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Tax Talent & Culture

Recognizing the impact of our uniqueness in the tax & accounting profession

Samantha Mansfield  Consultant & Leadership Coach / ConvergenceCoaching, LLC

· 5 minute read

Samantha Mansfield  Consultant & Leadership Coach / ConvergenceCoaching, LLC

· 5 minute read

As more tax & accounting organizations seek to create more diverse & equitable workplaces, the beneficial impact of uniqueness among team members shouldn't be overlooked

While organizations — both inside and outside the tax & accounting industry — strive to create diversity, there are times we will be placed on teams, committees, even in whole companies in which we may be the only person that looks, thinks, or acts like us.

In these situations, it is easy to be intimidated and feel pressure to assimilate our point of view to the larger more homogeneous group. If we do, however, we are missing a real opportunity. Instead, we should embrace that opportunity and share our unique perspective with the larger group.

The impact of a diverse team

Consider the purpose of being on a team. Some leaders are drawn to pulling together individuals that think, look, and act like other successful individuals. Their intention is to repeat prior success by selecting team members with similar attributes, or foster harmony by having a team of people who may all act alike. However, the purpose of a team is to bring together people with different strengths, so the team is stronger by functioning together rather than by operating as individuals. If everyone on the team is a good strategist but no one is skilled at execution, the team will struggle to deliver what they promised.

As the discussion of diversity, equity, and inclusion (DE&I) continues to mature, there is a greater realization around the impact that diversity has on teams and organizations. For example, McKinsey & Company has been studying the impact on diversity within organizations over several years. Its 2019 findings showed that companies that incorporated gender diversity on their executive teams had a 25% greater chance of above-average profits — a 10-percentage-point increase from its 2014 findings. And when executive teams included ethnic diversity, they had a 36% greater chance of outperforming other organizations.

These results are achieved when organizations make an effort to increase their diversity, and when those being included speak up and the leaders listen. It takes time for diversity to spread through companies, and the data shows it is happening at a slow rate. This means when we are given opportunities in which we are the only team member that is a woman, a person of color, younger, or who identifies as LBGTQIA+, we have the obligation to bring our strengths and insights into the conversation.

The confidence to speak up

February was Black History and Women’s History months, and those months we were reminded of stories of those who forged new paths. Whether they were the first black or woman that broke through barriers, their background and values generated ideas in them that no one else had. They didn’t give up on their convictions because no one else could see it or because they looked different. They worked to get a seat at the table, or made their own seat, so they could make a difference.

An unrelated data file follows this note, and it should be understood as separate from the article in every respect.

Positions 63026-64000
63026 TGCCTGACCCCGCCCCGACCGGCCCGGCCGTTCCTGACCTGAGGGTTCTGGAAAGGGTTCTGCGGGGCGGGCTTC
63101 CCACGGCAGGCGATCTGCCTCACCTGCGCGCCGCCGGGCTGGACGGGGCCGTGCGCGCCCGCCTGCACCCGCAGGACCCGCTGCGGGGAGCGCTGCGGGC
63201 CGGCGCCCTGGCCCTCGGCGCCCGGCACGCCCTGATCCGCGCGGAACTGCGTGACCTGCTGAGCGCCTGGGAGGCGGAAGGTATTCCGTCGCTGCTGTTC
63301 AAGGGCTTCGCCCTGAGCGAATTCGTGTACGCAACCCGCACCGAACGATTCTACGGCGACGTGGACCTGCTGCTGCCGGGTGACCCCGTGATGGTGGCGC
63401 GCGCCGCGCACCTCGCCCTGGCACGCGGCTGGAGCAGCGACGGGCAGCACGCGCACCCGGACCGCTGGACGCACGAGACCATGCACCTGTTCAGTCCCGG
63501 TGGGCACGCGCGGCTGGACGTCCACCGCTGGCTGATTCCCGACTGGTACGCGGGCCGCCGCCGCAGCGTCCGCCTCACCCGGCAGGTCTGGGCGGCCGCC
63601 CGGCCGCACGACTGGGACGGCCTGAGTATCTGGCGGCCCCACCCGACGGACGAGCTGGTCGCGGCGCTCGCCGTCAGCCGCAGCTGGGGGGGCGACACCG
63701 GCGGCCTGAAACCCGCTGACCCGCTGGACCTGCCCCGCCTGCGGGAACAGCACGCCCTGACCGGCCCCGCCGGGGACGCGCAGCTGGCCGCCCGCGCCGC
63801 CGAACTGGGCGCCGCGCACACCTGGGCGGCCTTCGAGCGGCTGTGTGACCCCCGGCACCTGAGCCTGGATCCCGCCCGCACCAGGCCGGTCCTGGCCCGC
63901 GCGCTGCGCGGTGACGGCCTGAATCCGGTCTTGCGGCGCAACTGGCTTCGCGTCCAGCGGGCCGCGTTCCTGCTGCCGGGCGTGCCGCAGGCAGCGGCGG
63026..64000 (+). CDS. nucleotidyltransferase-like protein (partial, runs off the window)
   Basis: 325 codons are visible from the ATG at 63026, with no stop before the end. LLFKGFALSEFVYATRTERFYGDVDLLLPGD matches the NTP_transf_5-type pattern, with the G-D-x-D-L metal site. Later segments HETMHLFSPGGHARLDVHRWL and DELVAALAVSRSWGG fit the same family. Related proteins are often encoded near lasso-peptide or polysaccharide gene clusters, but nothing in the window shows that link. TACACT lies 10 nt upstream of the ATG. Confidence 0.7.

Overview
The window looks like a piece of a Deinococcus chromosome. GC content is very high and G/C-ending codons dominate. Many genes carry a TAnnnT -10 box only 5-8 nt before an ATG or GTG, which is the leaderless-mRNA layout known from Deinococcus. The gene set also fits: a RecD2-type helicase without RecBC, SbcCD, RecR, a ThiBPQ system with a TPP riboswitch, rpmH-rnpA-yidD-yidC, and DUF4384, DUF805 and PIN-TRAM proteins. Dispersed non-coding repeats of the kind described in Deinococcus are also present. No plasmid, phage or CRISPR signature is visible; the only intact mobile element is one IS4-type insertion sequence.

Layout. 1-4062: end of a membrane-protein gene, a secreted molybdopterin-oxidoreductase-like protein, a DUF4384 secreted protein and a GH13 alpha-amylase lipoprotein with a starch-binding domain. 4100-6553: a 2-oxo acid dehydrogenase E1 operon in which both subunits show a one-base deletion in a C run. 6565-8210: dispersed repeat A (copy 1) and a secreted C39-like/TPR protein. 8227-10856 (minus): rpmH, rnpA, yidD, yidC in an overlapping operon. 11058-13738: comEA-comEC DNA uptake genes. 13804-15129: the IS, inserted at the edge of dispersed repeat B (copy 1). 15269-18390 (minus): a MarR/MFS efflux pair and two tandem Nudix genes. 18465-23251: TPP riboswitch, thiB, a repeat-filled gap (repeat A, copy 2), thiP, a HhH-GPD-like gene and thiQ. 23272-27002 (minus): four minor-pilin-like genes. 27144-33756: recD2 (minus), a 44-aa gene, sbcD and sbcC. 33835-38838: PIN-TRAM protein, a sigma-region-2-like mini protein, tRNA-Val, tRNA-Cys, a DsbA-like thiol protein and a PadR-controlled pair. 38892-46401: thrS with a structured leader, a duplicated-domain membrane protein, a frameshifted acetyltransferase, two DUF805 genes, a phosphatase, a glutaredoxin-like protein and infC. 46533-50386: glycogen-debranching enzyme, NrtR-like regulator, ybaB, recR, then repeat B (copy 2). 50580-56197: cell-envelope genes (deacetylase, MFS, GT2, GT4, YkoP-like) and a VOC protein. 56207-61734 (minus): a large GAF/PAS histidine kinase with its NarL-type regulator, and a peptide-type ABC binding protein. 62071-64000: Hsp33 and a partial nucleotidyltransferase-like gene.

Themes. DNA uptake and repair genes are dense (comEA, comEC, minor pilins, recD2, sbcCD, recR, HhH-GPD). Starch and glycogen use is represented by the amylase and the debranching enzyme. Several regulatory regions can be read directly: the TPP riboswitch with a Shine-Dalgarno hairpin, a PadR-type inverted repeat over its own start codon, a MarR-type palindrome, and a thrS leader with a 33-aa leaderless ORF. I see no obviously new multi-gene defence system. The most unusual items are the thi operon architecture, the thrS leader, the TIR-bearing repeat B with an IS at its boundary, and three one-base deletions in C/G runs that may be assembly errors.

A recent example is Phyllis Newhouse, founder and CEO of Xtreme Solutions. In 2002, she became the first black woman CEO of a cybersecurity company, and about seven years later she was the first black woman CEO of NYSE-listed SPAC [Special Purpose Acquisition Company]. She describes her career path as being the “Only” black woman in the room, and she learned how to “play the game” by observing and engaging mentors. Newhouse has shared her experiences, saying “…if you understand the game, even as an Only, you get to play it — but it requires courage, strategy, confidence, and understanding.”

Part of building the individual confidence necessarily comes from awareness of your strengths, what makes you distinct, and how you can add value. For those who are still working on identifying these attributes, the Marcus Buckingham Company developed an assessment called StandOut Strengths. In an interview, Buckingham described StandOut as “…a way for us to see one another — and not through the lens of gender, race, intellectual accomplishment, or level in the company. Rather, we can see each other through one’s positive natural pattern, which you can call their strengths.”

As we all work together to create greater diversity and inclusion and equity, in our organizations, it’s important to be good shepherds of when we are the Only, as Newhouse described.

Realize the team will perform better when diverse backgrounds, perspectives, and values are shared during discussion and planning, and this in turn will make the organization richer — figuratively and literally — when diverse voices are heard.

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